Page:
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March 9, 2009 / compassioninpolitics

The Case for Christian Business as Missions

The Case for Christian Social Entrepreneurship and Business as Missions

Dr Peter Heslam at Cambridge University at the Business as Missions Network points out:

First, entrepreneurship represents the best antidote to poverty. While the development community, focused primarily on aid, debt relief and the reform of global institutions, shows signs of accepting this, their interest is generally restricted to microcredit, fair trade, social enterprise, corporate philanthropy and Corporate Social Responsibility (CSR).

Entrepreneurship has great potential, secondly, in peacebuilding….Pope Benedict XVI made it the focus of his 2009 New Year message, which happened to coincide with Israel’s retaliatory campaign against militants in Gaza. His vision reflects that of earlier generations in this region, whose hopes for peace were often tied to the vision of the coming messianic age, in which trade had a key role (Isaiah 60:5; Jeremiah 32), and to the value of productive labour (1 Thessalonians 4:11-12). As Pope Paul VI put it: ‘the new name for peace is development’.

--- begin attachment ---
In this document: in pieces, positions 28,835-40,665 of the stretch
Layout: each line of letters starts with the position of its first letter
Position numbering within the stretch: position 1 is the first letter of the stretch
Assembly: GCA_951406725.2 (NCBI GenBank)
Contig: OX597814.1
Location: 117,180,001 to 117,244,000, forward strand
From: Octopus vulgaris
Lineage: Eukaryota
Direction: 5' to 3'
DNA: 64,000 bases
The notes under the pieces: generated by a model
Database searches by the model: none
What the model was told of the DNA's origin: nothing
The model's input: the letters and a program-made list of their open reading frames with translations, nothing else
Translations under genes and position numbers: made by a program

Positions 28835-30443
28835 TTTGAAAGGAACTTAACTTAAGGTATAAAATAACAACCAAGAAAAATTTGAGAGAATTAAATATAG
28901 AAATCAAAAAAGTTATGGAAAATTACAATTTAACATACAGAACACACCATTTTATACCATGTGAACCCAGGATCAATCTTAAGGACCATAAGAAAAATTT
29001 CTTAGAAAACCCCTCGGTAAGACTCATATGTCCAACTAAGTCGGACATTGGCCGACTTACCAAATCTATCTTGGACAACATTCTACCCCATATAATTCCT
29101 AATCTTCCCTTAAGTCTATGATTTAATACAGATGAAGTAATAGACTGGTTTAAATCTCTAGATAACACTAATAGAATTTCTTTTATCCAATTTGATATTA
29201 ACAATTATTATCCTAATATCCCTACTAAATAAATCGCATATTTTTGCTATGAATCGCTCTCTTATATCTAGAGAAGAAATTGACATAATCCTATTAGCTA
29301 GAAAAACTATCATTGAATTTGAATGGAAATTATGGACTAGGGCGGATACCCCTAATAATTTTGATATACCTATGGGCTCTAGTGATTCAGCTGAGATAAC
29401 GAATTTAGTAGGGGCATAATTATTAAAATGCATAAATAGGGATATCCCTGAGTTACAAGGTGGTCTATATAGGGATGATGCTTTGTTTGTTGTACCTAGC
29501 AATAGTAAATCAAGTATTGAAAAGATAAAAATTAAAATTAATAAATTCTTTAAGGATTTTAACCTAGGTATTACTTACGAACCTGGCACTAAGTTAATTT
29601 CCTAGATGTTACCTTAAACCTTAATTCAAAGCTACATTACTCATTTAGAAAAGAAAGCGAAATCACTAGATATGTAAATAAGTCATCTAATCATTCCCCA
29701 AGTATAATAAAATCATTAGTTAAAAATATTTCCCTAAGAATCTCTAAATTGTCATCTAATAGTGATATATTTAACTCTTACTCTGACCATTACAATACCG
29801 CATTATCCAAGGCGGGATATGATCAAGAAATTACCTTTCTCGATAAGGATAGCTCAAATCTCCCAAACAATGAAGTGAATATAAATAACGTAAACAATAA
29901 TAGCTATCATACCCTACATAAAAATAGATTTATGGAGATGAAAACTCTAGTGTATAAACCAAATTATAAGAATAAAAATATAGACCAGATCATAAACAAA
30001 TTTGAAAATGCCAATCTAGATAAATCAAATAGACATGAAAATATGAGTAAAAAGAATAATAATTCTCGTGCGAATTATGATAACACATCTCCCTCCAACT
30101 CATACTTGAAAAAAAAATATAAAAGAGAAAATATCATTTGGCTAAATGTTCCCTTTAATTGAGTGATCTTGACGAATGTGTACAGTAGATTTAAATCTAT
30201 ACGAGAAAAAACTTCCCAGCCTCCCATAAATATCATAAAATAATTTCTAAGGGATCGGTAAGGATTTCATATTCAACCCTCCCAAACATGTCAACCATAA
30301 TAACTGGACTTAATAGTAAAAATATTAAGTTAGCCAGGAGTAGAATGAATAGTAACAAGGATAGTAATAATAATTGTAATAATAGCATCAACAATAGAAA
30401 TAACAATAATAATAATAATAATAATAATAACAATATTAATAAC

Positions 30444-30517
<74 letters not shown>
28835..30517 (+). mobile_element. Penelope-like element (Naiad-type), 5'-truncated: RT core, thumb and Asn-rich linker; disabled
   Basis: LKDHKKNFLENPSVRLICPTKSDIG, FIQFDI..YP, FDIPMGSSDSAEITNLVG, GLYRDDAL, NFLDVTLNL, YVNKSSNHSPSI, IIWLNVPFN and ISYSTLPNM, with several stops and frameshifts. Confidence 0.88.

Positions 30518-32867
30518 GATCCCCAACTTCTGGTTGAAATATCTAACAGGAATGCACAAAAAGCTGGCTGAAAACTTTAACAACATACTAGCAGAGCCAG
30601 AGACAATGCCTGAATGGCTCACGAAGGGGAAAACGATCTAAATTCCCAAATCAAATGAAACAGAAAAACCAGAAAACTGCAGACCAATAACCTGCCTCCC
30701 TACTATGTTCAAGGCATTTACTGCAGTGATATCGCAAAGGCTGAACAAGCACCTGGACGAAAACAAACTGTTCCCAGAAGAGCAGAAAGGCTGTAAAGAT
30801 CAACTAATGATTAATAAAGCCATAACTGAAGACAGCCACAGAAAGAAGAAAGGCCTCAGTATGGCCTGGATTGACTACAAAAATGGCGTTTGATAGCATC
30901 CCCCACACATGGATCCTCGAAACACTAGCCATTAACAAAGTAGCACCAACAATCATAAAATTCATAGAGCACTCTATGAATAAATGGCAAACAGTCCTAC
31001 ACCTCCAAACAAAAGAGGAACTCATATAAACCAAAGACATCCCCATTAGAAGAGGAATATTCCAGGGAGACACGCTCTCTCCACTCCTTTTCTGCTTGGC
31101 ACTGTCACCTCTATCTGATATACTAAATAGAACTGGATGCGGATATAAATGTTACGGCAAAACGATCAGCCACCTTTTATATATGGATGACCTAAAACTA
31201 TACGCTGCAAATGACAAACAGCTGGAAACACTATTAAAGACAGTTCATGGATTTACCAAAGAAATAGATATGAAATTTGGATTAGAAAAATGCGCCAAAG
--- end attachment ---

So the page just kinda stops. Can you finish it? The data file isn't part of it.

Third, entrepreneurship offers the best hope in economic downturns. While no state programmes are required to initiate entrepreneurship, governments that assist redundant but entrepreneurial workers to set up in business get good value for money – the average cost of a start-up is less than the average annual cost of keeping a student at university, a prisoner in jail or a family on welfare.

Peter’s case is quite compelling and is certainly consistent with the tentmaker metaphor of business as missions. The only minor criticism or addendum I would offer is I believe Peter is probably too hard on the CSR, fair trade, and micro enterprise practitioners. Certainly none are panaceas and all are part of a cohesive policies–all represent part of the puzzle. Choosing one model vs. the other models seems more a function of target market, available resources, and giftedness. We can all agree that not all problems are a nail and its important to bring the appropriate solution(s) to the problem–and each of the above has a proven track record in decreasing poverty and increasing ethics in business. (although the definition of ethics or focus on ethics may be different in each case)

Additional Business as Missions Resources

You can check out the full article about Christian entrepreneurship at Transforming Business. You can also check out the Transforming Business resources, which has an extensive bibliography with country specific information about China, India, and other regions.

Or feel free to check out my business as missions resources like the Business as missions checklist for business planning from the Christian business book Great Commission Companies.

Note: I edited the quote by adding the full names of the Bible books in the text for my readers


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